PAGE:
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When you think of horror films, chances are you imagine teenagers in peril. That's the classic formula but not what you'll find in Manhunt. In the upcoming horror flick from Jay Lee (Zombie Strippers!), we see what happens when a couple of guys who know how to take care of themselves wind up in a worst case scenario while on vacation with their lifelong pals. We're talking the ultimate wrestler versus psycho killer mountain man smack down!
Here's how the story is described on the film's website: For three years Buck Severs, World Wrestling Champion, has been M.I.A. After a family tragedy and a major injury in the ring, Buck decides to return to "Bro's Weekend" with his three best friends and try to put some perspective on his life. But Buck learns a little too late that the weekend will take place on a wildlife preserve, closed for 40 years, a vast, densely forested no-man's land of no laws, no rangers, and no rules. He will also find out a little too late that on the preserve lives a wild man, a feral and inbred killer whose one pleasure is to hunt the humans that dare to trespass onto his domain. It will be up to Buck to find the fighter within himself if he is to survive the weekend.
Ed McKeever, one of the producers of the film reached out to New Jersey Stage and said they were trying to get to the next level and do something different by shooting a kind of badass horror movie with bikers, deranged mountain men, great fight scenes, and a good story line. We said, "You had me at badass."
"It's fine to have the teenager in peril and the young girl, but we want to see some guys out there that can kick ass," said McKeever. "And it's known from the beginning that they can kick ass. That's the difference with this film, you know these guys can handle themselves. It means the killer has to become that much more scary because he's not going after teenage kids. The real incubus is what would happen if a bunch of guys who could handle themselves wind up fighting Jason Voorhees or Michael Myers."
McKeever is a Jersey guy who has produced several low budget horror films, including some shot in the Pine Barrens and Atlantic City areas. His role as producer involves connecting people and finding all of the different pieces of the puzzle. One of the biggest pieces is finding investors and finding the people that can help facilitate making the project "sexy" for investors. This means bringing on good actors, directors, the works. In this case, he's already got a director with a well known name in the business. Jay Lee's first feature, Noon Blue Apples, was an official selection of the 2002 Sundance Film Festival and his next release, The Slaughter, won a dozen awards on the festival circuit and was picked up by Lionsgate for distribution. His career continued to rise with the release of Zombie Strippers!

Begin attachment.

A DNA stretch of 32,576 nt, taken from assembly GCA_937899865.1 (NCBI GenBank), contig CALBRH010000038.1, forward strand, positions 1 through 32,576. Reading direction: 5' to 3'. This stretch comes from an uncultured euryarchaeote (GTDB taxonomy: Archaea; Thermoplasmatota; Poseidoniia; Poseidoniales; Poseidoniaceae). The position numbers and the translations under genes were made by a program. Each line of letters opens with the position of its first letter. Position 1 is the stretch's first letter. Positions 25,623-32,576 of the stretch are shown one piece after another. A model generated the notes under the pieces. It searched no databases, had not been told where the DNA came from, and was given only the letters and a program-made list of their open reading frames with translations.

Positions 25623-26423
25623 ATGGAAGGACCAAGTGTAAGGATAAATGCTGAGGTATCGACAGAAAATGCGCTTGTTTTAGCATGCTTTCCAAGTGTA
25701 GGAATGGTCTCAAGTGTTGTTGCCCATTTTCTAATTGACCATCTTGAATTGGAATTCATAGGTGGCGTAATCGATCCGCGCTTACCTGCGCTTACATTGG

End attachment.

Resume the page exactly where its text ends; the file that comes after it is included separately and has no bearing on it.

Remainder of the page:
"We're going for broke with this," said McKeever. "We're not getting any younger. We're not that old, but we don't have that newness appeal anymore. We're all kind of established in our work life and the movies have always taken a back seat while we worked out our professional careers. Now it's time to go for the jugular. We want this movie to be over the top, fights, blowing up cars, destroying cabins - we want to make a movie that stands out! Jason Lee's name being associated with it will really help us with the distribution of the movie. We're hoping this is our foray into a bigger type of film, to catapult us to the next level, which would be shooting million dollar features."
McKeever draws on the classic horror films he saw as a kid for inspiration. Three films instantly pop out for him, The Exorcist, The Shining, and Jaws. "The Exorcist is a great film because of the way it was shot, it's just scary. The Shining was another beautifully shot film. And, to me, Jaws is the ultimate horror picture. It's got everything - comedy, drama, and what you absolutely need, an unbelievable protagonist!"
Gary Wien has been covering the arts since 2001 and has had work published with Jersey Arts, Elmore Magazine, Princeton Magazine, Backstreets and other publications. He is a three-time winner of the Asbury Music Award for Top Music Journalist and the author of Beyond the Palace (the first book on the history of rock and roll in Asbury Park) and Are You Listening? The Top 100 Albums of 2001-2010 by New Jersey Artists. In addition, he runs New Jersey Stage and the online radio station The Penguin Rocks. He can be contacted at firstname.lastname@example.org.